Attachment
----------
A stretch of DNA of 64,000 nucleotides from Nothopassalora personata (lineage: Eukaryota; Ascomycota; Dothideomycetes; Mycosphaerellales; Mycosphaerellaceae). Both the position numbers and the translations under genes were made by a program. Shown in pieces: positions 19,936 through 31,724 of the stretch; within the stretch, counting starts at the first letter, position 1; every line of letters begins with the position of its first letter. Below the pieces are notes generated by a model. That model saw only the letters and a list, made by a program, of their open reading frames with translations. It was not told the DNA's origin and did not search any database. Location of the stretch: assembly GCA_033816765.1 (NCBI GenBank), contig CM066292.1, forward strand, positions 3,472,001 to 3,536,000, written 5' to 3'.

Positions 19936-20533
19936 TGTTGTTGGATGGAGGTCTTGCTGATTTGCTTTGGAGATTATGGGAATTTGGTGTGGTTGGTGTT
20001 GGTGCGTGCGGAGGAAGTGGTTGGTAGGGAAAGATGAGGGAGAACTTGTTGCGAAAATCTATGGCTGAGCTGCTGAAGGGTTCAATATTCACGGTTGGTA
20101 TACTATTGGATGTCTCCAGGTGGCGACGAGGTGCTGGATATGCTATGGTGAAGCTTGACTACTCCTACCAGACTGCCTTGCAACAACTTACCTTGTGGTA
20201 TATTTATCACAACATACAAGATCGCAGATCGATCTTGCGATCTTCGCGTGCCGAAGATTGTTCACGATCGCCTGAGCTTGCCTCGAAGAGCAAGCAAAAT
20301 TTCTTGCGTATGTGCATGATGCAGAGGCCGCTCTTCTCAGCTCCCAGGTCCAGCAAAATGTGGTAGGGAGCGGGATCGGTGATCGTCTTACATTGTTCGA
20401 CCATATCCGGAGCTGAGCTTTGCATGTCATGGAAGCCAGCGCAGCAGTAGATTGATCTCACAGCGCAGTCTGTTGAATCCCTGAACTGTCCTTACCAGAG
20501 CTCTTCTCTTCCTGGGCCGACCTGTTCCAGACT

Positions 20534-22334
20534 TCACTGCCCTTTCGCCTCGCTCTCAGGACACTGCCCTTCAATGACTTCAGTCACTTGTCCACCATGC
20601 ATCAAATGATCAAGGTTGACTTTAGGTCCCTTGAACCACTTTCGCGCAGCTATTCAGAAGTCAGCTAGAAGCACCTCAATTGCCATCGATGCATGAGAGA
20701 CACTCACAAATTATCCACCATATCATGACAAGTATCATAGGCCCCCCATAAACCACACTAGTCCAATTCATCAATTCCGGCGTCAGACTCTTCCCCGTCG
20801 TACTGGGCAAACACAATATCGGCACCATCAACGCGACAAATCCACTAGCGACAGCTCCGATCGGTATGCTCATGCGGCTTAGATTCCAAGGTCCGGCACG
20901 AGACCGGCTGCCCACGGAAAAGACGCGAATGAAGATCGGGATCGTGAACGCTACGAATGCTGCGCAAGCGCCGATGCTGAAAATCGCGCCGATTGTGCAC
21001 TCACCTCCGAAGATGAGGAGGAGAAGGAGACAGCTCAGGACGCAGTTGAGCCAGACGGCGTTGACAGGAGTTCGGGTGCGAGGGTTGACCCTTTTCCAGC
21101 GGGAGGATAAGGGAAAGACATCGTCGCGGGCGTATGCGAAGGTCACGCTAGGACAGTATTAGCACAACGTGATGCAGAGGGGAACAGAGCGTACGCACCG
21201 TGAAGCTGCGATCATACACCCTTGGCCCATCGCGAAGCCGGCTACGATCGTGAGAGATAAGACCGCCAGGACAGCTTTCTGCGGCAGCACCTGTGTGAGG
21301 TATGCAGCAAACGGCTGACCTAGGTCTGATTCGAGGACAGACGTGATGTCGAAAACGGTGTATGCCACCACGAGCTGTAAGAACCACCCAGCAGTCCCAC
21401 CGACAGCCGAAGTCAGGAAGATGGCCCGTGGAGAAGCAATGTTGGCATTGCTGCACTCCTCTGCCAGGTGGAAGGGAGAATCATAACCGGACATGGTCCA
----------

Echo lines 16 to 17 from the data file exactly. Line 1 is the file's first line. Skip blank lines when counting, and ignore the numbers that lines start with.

21001 TCACCTCCGAAGATGAGGAGGAGAAGGAGACAGCTCAGGACGCAGTTGAGCCAGACGGCGTTGACAGGAGTTCGGGTGCGAGGGTTGACCCTTTTCCAGC
21101 GGGAGGATAAGGGAAAGACATCGTCGCGGGCGTATGCGAAGGTCACGCTAGGACAGTATTAGCACAACGTGATGCAGAGGGGAACAGAGCGTACGCACCG